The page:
Interdisciplinary Dialogue: Researching Material Culture

Date: Thursday 22 November 2012

Time: 10.30am – 4pm

Location: Kanaris Theatre, Manchester Museum


This event draws together four speakers who are all engaged in material culture research yet from different disciplinary and theoretical approaches. All speakers work with the premise that objects and materials are pivitol to the creation and enactment of everyday life and, taken together, the papers highlight how material culture approaches can be of use to researchers not explicity engaging with debates around materiality, as material culture is central to the constitution of routines, memory, relationships and culture. Each paper will outline the speaker’s particular methodological and theoretical approach to examples ranging from university corridors, ordinary domestic objects, ‘digital’ objects, and homelessness, to explore the possibilities and challenges of carrying out research into material culture. The day is focused both on what a range of material culture approaches can tell us and also explores different routes into how this can be engaged in, in terms of methodological possibilites.


10.30 Registration, tea and coffee
10.55 Welcome and Introductions
11.00 ‘Thinking through Things: the craft(iness) of organising materials’ – Rachel Hurdley, School of Social Sciences, University of Cardiff
12.00 ‘It’s not rubbish, it’s an archaeological find!: Taking a collaborative archaeological approach to the material culture of homelessness’– Rachael Kiddey, Archaeology, University of York
13.00 Lunch
14.00 ‘Digital Objects and the Internet: ‘Tales of Things’’ – Chris Speed, School of Architecture, University of Edinburgh
15.00 ‘Old, new and favourite things: understanding the lives of domestic objects’ – Sophie Woodward, Sociology, University of Manchester
16.00 Close

Session outlines

‘Thinking through Things: the craft(iness) of organising materials’ – Rachel Hurdley, School of Social Sciences, University of Cardiff

Following a brief introduction to my projects exploring the organising of people, space and stuff at home and work, we will work with the furniture, rooms and things we have to hand. Where do you put the house keys when you get home? Who decides which photos are printed and framed (if any)? What do you do with the bunny ornaments people still insist on giving you, because you liked them when you were eight? Do you have a room or a space you think is really yours? How do things, identities and domestic space and time connect and disconnect? What stuff counts in making, maintaining, repairing identity as a tenuous ongoing process? And who is pushed to the margins of what counts as a person, if only certain stuff matters? How do destitute asylum seekers, for example, make identities with and through things, when their ‘identity’ depends on a piece of paper, or scars on the body? Who has an office of thei own, a desk and a wall for bookshelves? What strategies do you use to make yourself visible or invisible at work? A coat over the glass door panel, or draped on the back of a chair? A well-timed visit to the coffee shop? Does a glass wall really produce a culture of openness, and how out-of-date are the pinboard notices? How is culture organised into the materials and spaces of an institution? These questions open up ways of thinking through things as materials which are deeply enmeshed in the workings, and working out of culture. We can use these as a starting point to the much more exciting process of moving stuff, including bodies, around the place.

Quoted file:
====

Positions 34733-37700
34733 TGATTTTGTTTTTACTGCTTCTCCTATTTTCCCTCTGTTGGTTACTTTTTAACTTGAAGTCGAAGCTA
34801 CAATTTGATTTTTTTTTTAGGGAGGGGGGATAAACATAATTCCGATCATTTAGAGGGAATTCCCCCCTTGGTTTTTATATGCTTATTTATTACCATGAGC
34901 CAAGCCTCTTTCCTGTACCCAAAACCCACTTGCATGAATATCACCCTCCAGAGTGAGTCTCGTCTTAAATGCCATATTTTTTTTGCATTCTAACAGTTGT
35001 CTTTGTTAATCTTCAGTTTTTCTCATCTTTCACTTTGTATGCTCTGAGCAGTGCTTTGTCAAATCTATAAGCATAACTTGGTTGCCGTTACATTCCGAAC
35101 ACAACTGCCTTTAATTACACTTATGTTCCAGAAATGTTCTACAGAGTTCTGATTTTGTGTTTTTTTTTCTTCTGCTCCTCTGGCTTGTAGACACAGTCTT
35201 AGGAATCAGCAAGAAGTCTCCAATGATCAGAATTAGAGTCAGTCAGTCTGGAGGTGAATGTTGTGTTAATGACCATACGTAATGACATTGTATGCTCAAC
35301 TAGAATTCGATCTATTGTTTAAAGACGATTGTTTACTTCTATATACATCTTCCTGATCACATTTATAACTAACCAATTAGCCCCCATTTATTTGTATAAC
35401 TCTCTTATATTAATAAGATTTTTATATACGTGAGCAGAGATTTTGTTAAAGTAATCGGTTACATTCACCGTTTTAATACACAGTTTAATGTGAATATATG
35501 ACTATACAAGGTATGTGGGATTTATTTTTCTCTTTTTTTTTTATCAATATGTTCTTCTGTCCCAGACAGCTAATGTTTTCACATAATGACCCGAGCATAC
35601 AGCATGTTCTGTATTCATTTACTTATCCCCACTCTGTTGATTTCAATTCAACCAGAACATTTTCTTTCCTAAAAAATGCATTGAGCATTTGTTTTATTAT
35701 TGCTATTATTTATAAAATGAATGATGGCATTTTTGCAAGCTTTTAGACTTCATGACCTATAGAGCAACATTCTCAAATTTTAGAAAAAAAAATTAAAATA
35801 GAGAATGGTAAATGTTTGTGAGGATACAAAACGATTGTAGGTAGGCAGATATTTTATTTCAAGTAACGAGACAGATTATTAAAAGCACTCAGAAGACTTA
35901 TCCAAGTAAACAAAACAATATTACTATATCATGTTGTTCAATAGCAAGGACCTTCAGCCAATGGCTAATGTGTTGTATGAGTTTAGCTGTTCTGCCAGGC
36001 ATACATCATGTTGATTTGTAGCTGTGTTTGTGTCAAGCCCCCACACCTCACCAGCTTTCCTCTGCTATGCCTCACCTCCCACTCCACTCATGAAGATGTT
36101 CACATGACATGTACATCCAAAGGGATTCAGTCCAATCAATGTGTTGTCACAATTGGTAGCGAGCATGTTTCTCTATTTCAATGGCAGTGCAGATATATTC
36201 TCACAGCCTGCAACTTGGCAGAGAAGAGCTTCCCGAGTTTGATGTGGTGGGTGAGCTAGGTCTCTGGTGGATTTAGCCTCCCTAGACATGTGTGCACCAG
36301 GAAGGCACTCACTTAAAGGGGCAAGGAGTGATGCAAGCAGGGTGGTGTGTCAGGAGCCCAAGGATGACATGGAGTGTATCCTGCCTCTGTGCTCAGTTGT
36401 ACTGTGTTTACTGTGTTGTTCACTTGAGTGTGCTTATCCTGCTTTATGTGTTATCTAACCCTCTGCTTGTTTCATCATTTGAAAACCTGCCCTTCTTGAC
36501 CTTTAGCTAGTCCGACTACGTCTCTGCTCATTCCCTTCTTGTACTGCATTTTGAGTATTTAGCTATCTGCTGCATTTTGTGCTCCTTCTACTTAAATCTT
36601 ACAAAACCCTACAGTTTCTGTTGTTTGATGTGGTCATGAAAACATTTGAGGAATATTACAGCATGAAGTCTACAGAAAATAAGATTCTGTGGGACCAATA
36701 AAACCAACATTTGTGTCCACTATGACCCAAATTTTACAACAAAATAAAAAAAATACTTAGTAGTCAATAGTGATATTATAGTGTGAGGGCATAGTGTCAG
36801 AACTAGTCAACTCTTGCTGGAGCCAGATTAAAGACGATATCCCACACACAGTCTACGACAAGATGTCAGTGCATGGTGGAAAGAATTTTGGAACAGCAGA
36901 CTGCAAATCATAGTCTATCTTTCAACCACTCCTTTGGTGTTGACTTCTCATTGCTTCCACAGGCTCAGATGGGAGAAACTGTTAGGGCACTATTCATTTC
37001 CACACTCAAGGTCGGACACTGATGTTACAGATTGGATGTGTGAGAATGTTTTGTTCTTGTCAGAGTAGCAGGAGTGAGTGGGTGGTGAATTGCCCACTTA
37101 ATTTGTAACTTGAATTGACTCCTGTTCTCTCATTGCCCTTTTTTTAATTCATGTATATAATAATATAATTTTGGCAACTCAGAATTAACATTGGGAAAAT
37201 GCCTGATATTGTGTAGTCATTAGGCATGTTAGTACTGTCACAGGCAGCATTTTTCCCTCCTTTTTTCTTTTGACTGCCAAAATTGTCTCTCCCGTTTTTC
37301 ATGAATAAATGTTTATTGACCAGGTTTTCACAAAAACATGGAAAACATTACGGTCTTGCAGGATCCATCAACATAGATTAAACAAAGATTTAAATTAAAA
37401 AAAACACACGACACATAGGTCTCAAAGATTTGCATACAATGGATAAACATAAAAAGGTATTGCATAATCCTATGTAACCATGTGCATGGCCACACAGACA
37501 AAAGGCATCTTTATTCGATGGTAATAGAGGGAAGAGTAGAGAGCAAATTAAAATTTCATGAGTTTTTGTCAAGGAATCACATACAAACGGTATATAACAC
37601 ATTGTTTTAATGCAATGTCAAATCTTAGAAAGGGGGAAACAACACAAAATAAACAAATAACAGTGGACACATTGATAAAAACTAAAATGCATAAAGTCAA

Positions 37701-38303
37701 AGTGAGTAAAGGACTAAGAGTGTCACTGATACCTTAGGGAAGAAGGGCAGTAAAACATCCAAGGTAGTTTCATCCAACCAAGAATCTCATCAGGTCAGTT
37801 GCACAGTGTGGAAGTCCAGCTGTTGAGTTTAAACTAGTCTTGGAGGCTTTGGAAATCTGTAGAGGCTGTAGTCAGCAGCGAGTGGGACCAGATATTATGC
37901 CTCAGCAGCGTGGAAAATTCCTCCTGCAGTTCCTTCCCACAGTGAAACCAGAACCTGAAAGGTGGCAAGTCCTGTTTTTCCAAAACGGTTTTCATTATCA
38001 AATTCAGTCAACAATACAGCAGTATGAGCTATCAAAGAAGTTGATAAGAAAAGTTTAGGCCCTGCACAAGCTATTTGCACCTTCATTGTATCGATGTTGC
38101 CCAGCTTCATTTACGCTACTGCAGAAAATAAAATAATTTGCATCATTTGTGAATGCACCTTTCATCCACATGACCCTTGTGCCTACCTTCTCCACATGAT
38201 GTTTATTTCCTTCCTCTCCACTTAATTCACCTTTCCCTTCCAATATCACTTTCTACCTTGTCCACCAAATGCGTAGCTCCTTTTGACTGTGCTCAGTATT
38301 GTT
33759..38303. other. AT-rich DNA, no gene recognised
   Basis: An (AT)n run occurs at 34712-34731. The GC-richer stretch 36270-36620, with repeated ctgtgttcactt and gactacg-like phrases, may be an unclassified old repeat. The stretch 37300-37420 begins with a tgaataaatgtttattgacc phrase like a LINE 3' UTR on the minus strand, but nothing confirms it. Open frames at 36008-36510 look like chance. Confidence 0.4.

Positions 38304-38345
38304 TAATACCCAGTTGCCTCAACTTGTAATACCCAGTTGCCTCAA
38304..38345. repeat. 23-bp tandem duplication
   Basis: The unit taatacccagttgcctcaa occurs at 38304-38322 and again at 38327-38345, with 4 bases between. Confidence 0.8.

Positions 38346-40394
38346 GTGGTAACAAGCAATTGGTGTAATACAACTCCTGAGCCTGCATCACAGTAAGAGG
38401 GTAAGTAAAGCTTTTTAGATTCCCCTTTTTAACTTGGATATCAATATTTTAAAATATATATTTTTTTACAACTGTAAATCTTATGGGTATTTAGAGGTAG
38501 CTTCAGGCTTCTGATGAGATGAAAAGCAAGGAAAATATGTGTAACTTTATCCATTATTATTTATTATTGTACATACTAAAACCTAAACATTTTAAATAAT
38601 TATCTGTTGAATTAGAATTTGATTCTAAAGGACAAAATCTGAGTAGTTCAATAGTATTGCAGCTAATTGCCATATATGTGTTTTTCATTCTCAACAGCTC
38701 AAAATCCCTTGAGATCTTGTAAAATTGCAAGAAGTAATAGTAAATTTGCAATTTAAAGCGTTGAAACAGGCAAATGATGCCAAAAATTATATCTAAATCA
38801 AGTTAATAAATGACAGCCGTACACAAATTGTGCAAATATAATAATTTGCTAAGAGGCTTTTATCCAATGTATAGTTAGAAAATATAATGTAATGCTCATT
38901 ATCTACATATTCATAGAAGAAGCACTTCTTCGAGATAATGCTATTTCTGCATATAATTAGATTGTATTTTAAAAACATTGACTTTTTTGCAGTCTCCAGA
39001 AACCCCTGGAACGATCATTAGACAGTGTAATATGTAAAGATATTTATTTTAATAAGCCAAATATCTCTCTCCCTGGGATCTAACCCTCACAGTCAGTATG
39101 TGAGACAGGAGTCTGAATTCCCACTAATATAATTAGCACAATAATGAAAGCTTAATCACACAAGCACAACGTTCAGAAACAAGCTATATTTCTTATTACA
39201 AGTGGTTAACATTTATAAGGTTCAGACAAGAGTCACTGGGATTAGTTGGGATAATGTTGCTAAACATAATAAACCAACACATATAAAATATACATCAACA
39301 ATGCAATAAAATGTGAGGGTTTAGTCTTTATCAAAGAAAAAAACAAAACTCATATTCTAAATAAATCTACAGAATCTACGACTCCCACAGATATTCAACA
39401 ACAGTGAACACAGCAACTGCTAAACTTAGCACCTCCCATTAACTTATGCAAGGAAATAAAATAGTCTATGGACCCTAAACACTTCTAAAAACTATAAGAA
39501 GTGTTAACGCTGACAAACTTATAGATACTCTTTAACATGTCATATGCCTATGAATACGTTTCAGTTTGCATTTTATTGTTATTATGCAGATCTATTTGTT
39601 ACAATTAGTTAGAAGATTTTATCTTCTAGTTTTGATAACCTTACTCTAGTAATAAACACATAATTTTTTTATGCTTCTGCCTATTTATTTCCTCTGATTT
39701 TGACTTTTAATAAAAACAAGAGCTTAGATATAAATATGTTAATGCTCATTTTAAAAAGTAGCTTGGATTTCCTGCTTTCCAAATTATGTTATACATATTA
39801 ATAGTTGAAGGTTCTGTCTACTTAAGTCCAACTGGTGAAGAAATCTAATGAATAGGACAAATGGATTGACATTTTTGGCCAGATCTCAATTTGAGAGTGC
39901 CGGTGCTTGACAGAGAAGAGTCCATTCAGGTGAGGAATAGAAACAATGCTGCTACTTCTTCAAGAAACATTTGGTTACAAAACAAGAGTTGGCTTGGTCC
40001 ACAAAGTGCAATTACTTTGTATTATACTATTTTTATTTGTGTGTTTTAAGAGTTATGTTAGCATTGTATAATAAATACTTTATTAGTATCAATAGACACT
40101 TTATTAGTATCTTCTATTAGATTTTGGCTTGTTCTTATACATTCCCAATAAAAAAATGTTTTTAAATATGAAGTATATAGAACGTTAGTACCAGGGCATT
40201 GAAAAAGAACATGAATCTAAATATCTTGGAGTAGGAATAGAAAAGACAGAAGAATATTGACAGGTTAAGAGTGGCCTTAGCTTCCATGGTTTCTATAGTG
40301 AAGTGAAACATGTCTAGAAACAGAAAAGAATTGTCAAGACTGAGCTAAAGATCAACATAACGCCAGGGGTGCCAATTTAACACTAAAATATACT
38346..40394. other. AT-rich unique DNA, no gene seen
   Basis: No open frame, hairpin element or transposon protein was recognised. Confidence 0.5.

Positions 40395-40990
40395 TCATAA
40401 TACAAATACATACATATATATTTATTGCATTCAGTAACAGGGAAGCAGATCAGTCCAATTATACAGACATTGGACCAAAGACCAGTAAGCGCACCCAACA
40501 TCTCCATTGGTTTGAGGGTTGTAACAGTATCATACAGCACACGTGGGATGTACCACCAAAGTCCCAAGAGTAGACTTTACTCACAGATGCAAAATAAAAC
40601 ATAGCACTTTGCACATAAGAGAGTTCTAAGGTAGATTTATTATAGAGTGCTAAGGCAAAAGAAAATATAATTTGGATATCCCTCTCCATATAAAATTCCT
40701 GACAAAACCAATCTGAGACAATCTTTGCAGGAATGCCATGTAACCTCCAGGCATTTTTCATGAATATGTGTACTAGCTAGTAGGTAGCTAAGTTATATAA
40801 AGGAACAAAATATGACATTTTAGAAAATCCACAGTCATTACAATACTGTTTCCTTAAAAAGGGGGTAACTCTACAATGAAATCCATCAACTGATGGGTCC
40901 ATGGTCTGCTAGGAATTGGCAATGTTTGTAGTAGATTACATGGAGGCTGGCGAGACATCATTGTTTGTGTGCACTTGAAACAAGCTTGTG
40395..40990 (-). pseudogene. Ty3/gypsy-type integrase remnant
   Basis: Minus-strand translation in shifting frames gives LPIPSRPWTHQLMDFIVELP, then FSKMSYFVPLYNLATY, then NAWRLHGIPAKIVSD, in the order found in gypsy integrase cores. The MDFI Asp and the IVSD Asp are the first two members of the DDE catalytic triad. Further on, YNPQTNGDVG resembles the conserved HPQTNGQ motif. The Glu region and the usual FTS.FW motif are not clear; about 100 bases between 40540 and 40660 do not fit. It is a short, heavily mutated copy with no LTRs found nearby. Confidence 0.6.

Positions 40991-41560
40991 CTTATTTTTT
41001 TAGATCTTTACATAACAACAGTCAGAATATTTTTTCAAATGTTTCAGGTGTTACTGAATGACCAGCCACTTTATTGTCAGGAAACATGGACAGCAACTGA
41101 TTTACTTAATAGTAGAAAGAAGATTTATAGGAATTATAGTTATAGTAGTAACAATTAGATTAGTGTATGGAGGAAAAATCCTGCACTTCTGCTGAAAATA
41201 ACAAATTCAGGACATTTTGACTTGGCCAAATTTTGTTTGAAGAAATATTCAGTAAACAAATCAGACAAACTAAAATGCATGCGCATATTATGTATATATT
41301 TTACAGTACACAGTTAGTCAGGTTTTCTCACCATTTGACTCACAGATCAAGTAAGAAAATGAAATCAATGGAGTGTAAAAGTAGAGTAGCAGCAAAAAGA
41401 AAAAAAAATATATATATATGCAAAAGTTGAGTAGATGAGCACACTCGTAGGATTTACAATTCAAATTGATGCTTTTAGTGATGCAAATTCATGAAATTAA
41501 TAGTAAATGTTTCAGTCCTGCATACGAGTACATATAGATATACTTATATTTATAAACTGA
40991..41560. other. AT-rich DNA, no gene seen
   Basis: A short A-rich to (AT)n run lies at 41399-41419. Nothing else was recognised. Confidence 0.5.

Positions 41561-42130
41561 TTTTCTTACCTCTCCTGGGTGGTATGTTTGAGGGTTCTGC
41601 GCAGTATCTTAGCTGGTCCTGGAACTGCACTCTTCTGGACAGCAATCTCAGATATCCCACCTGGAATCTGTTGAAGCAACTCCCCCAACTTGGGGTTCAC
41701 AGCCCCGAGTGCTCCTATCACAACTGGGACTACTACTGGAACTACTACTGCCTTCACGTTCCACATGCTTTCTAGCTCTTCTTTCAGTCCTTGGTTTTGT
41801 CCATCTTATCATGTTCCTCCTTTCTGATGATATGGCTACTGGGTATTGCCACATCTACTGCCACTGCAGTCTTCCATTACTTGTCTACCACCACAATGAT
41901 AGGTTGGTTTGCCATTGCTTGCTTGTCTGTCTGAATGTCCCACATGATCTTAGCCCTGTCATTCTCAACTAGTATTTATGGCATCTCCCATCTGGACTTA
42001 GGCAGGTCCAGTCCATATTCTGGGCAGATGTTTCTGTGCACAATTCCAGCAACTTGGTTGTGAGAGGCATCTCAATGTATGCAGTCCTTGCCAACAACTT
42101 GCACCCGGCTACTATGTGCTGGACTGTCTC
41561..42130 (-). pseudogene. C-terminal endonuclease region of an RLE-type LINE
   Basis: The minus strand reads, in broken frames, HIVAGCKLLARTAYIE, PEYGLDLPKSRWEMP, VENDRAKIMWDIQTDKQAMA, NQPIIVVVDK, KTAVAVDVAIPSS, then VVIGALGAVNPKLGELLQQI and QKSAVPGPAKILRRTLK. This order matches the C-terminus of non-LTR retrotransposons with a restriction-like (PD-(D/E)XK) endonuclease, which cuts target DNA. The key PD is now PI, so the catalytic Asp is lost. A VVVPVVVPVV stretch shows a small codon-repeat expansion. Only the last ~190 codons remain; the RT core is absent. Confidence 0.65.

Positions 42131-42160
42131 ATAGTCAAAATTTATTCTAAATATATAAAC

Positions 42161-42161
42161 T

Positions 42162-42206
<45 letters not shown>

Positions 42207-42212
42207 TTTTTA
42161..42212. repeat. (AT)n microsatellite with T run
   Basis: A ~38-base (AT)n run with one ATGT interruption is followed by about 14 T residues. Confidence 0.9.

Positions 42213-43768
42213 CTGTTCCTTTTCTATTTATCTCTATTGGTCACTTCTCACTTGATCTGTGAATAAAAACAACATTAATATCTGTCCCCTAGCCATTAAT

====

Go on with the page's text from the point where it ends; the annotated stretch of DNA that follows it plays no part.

‘Contemporary homelessness – an archaeological approach’ – Rachel Kiddey, Department of Archaeology, University of York

Traditionally, archaeologists have identified material culture left over from the ‘deep’ past and used artefacts – pottery sherds, bones and flint – to infer and reconstruct how the people who left such things might have lived. More recently, archaeologists have applied such methods to contemporary cultures. If we can find out about the remote past by studying the ‘things’ left behind it stands to reason we can apply the same theories and methods to cast light on contemporary cultures that we think we understand. The only difference is temporal.